Weekly initial jobless claims declined by 2,000 to 210,000, versus estimates calling for 215,000, with the prior week’s figure unrevised at 212,000. The four-week moving average declined by 1,750 to 213,750, while continuing claims edged lower by 2,000 to 1,727,000, south of estimates of 1,730,000.

The August Kansas City Fed Manufacturing Activity Index unexpectedly fell to 14, from July’s 23 level, where it was forecasted to remain, but a reading above zero denotes expansion.

Treasuries were mixed, with the yield on the 2-year note rising 2 basis points (bps) to 2.61%, the yield on the 10-year note little changed at 2.82% and the 30-year bond rate dipping 1 bp to 2.97%.

The markets dedicated some focus to the start of the Fed’s gathering in Jackson Hole, Wyoming, which will culminate with tomorrow’s speech by Chairman Jerome Powell, and continued to grapple with Chinese and NAFTA trade uncertainties, amid the backdrop of solid earnings and economic growth. Trade concerns were exacerbated in late-morning action as President Donald Trump suggested more focus should be placed on China.

Tomorrow, the U.S. economic calendar will culminate with the preliminary July durable goods orders report, expected to show a 1.0% m/m decline for the headline rate, while ex-transportation and non-defense capital goods excluding aircraft are both anticipated to show a 0.5% m/m rise.

Europe reversed mostly lower amid trade, data and Fed gathering focus, Asia closed mixed

European equities gave up early gains and finished mostly to the downside, even as the euro and British pound saw some pressure as the U.S. dollar recovered from a recent soft patch. The markets appeared to grapple with disappointing economic data on both sides of the pond and festering trade uncertainty.

President Donald Trump offered another dose of tough rhetoric as talks between the U.S. and China continued while both nations imposed previously-announced tariffs on each other. Caution may have lingered as the commencement of the Fed’s gathering in Jackson Hole, Wyoming, is garnering attention and will culminate with tomorrow’s speech by Chairman Jerome Powell.

Markit’s Eurozone Composite PMI Index—a gauge of business activity in both the services and manufacturing sectors—improved slightly for this month, but the manufacturing component of the report surprisingly declined. French business confidence unexpectedly dipped for August. Bond yields in the region finished mixed.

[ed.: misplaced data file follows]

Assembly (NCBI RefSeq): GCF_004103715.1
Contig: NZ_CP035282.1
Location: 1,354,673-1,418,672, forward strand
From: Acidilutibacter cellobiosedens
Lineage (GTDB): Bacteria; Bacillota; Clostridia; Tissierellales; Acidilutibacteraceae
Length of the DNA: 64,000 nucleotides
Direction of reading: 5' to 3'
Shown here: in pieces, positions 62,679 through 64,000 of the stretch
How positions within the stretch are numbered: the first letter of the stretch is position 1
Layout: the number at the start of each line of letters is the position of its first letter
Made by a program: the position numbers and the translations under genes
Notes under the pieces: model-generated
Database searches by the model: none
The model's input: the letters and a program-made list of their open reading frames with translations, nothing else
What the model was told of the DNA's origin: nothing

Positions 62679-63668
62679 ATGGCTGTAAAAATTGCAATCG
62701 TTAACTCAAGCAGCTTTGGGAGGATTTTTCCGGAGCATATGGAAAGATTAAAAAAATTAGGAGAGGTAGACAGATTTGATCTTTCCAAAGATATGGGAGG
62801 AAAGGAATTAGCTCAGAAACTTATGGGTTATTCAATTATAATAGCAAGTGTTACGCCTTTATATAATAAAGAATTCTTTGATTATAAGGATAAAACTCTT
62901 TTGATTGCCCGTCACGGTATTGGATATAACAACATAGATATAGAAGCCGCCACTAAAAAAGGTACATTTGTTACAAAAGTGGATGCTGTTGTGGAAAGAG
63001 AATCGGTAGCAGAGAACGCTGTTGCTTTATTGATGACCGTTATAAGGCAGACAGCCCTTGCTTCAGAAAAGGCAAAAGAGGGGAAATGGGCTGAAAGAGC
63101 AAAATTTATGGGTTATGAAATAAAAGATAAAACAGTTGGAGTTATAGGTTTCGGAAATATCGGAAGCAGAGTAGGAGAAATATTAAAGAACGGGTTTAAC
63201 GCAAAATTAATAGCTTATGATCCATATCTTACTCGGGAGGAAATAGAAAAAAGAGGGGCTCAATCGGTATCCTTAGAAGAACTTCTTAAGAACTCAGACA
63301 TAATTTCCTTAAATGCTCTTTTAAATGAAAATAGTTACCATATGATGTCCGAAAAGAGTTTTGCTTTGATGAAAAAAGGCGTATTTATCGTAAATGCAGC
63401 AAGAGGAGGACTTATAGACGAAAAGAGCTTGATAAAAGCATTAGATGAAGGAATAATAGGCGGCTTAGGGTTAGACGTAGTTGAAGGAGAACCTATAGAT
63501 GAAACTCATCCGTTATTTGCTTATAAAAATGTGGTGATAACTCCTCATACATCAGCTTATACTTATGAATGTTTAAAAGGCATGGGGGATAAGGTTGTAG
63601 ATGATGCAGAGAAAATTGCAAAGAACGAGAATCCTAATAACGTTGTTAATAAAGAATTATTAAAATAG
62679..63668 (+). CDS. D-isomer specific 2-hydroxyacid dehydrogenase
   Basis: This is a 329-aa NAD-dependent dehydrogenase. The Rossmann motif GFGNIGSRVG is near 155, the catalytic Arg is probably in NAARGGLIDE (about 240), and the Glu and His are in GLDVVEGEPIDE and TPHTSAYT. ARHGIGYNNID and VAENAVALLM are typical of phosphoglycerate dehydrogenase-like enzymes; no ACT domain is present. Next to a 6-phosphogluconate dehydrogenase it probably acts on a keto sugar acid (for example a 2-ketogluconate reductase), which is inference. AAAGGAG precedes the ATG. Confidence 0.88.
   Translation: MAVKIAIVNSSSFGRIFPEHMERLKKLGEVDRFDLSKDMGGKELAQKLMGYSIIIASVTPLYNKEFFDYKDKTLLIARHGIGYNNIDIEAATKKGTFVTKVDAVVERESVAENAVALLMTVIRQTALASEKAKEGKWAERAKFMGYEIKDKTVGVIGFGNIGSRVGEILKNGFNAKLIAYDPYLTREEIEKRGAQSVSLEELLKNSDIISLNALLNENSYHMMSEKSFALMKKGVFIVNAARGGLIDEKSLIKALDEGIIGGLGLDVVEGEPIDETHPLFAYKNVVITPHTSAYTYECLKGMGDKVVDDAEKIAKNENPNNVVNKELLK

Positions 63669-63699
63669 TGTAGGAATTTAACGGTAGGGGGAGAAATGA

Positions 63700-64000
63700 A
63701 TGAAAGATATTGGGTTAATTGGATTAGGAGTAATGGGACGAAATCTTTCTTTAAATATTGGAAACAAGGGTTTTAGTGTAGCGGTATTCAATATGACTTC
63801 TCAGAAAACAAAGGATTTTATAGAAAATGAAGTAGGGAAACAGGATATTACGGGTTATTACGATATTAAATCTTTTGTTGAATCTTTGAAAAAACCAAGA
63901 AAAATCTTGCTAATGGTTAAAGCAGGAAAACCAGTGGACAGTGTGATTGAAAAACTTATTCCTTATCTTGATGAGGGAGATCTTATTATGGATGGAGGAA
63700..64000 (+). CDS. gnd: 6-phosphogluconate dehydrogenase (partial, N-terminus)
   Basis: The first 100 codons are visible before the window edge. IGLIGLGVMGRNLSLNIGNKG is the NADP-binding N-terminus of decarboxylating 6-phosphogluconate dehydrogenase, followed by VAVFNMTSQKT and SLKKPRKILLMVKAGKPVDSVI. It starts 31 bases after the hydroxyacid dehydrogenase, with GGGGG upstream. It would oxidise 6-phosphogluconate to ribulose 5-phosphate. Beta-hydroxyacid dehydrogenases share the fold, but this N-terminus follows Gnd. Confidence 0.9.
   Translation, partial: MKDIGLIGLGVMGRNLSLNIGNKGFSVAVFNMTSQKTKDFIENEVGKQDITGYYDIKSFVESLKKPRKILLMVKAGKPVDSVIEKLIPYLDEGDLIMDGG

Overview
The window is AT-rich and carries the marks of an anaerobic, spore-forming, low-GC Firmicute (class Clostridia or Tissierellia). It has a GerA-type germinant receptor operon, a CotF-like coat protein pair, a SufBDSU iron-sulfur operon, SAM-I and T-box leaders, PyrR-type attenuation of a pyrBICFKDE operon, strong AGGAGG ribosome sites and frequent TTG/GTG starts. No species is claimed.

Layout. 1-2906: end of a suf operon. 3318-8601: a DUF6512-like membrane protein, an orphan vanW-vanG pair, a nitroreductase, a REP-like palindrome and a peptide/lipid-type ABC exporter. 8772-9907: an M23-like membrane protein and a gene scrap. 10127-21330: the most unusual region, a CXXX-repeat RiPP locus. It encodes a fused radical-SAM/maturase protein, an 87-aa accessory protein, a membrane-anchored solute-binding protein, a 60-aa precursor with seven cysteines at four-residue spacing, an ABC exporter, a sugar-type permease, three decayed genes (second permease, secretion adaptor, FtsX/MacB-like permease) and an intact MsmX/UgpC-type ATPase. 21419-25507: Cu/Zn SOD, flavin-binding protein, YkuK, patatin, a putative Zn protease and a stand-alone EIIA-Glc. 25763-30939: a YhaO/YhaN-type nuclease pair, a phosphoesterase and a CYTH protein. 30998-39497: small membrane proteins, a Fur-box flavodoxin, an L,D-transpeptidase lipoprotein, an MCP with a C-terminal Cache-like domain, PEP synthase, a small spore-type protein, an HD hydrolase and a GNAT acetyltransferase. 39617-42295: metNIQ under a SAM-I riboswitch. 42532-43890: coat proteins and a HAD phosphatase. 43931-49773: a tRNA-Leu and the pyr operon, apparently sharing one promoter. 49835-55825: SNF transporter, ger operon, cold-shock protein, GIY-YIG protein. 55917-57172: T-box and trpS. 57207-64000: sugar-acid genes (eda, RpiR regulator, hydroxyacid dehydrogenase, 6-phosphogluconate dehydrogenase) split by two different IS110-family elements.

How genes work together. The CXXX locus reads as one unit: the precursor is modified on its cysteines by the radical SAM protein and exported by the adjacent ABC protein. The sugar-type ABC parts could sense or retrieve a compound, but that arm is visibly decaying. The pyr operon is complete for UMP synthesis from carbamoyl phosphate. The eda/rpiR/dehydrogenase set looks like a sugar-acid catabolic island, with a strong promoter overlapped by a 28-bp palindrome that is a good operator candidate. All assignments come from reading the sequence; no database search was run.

The U.K. FTSE 100 Index and Germany’s DAX Index declined 0.2%, Spain’s IBEX 35 Index dipped 0.1%, and Italy’s FTSE MIB Index fell 0.4%, while France’s CAC-40 Index and Switzerland’s Swiss Market Index finished little changed.

Stocks in Asia finished mixed, as the markets focused on trade talks between China and the U.S. as both nations imposed previously announced tariffs on one another, while the Fed kicked off its central bank gathering in Jackson Hole, Wyoming.

Japanese equities advanced as the yen slipped a bit and South Korean shares also gained ground. Stocks trading in mainland China overcame early losses and finished higher, while listings trading in Hong Kong declined. Australian securities dipped following some mixed earnings reports and as political uncertainty in the nation flared-up. Indian equities finished higher.

Market Insights 8/22/2018

U.S. stocks finished the regular trading session mixed as trade concerns remained subdued, with the Dow declining and the S&P 500 nearly unchanged, fresh off the heels of a four-day rally for the major domestic indexes.

Existing home sales unexpectedly declined, weekly mortgage applications rose and the Fed released the minutes from its most recent monetary policy meeting.

Crude oil prices rallied and gold was little changed, while Treasury yields and the U.S. dollar dipped.

The Markets…

The Dow Jones Industrial Average (DJIA) declined 89 points (0.3%) to 25,734

The S&P 500 Index decreased 1 point to 2,862

The Nasdaq Composite advanced 30 points (0.4%) to 7,889

In moderately light volume, 588 million shares were traded on the NYSE and 1.6 billion shares changed hands on the Nasdaq

WTI crude oil jumped $2.02 to $67.86 per barrel and wholesale gasoline was $0.04 higher at $2.06 per gallon

The Bloomberg gold spot price gained $0.75 to $1,196.75 per ounce

The Dollar Index—a comparison of the U.S. dollar to six major world currencies—was 0.2% lower at 95.06